I hope that young Saint Pelagius, a tenth century lad martyred before his fifteenth birthday, won't mind sharing his feast with an uncanonized (except here, of course) nun. Given that she was his first biographer, I figure they have been linked for a millennium, so there's no harm in giving them a joint feast.
In truth, I don't understand how the hagiographers overlooked [Saint] Hrosvitha of Gandersheim. Sure we don't know much about her life except that she lived in an ascetic and high brow convent, but given the number of narrative verses and dramas that she wrote, she could hardly have time to have sinned. As for heroic virtue, her work extolling the legends of saints -- historical and contemporary -- and condemning sin surely counts. She wrote the first poetic treatment of the Faust myth. Her six dramas, among the earliest in the post-Classical period, were inspired by Terence, who did some heavy deriving from popular Greek comedies. In spite of the literary pedigree which she acknowledged, we must give Hrotsvitha credit for much originality in creating dialogues about Christian martyrs. When her play Dulcitius concludes with the villain besmirched and ruined while the three heroines go happily to martyrs' graves, we find something rare if not unique in literature; not until the rise of post-modernism would a comedy of errors again end with the deaths of the protagonists.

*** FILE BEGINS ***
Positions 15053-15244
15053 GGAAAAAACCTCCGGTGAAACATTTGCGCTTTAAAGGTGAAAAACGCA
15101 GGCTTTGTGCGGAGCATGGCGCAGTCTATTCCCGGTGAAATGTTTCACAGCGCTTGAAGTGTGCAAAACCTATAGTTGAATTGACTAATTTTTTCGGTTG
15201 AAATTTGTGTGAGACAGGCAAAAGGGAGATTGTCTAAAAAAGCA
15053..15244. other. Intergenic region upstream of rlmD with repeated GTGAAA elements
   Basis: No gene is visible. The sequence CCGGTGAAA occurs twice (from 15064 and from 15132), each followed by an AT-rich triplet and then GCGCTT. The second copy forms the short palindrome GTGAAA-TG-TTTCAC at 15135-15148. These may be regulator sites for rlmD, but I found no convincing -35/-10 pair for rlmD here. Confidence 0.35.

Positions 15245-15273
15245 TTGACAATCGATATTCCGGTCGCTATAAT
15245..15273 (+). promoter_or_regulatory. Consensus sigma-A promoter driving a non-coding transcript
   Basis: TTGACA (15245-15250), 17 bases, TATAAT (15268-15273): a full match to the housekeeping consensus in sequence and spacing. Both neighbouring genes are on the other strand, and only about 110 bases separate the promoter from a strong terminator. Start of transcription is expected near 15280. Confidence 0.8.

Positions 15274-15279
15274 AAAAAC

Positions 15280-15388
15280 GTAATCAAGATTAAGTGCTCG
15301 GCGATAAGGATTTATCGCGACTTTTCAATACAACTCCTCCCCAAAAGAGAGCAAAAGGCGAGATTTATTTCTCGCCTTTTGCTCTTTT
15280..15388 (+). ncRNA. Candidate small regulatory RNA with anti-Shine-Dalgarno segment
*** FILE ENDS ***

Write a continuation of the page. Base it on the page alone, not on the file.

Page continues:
As I mentioned, Saint Pelagius was a contemporary of Saint Hrotsvitha. Pelagius was the nephew of Hermogius, the Bishop of Tuy. When Uncle Hermie got himself captured in battle by the Spanish mMoors under Caliph Abd-ar-Rahman III, ten-year-old Pelagius was swapped out as a hostage. Tree years later, the handsome young Christian was still unredeemed and the Caliph had begun to wonder if the Christians just ditched the kid. The question was less important to Pelagius, who wasdetermined to accept the will of The Lord and suffer whatever he must, not for his family's sake, but for the sake of Jesus. Thus, when the Caliph offered rich food, fine clothes, and one side of a warm soft bed to sleep in, Pelagius was not tempted to apostatize. Whether or not the Caliph would have bedded an under-nourished teen-aged non-apostate is unrecorded; fellow prisoners later testified that the negotiations moved quickly from incentives to disincentives. If Pelagius had wanted to keep his ears and fingers and all the skin on his back, he probably shouldn't have hit he Caliph and calld him a bugger. The boy died after six hours of torture, and his fellow prisoners, eventually redeemed, returned to Christian Europe with the story. Apparently, at least one even spoke with Hrotsvitha, giving her plenty of details for her version of the story.
Hrotsvitha and Pelagius also share more than a full measure of obscurity. While she did what she could to celebrate his virtue, he is certainly not up there with Sebastian, Stephen, and the other holy martyrs. There is a festival of Saint Pelagius, and it is. A huge bash with live music, good food, and fireworks, but unfortunately it is in August, in Croatia, and in honor of a different Pelagius. And even though we have her works accessible now, Hrotsvitha's work was forgotten for four centuries an even now remains pretty darn obscure. Moreover, she has yet to be canonized (except here). As I
consider their joint obscurity, I am even more convinced that they wouldn't mind sharing the day together.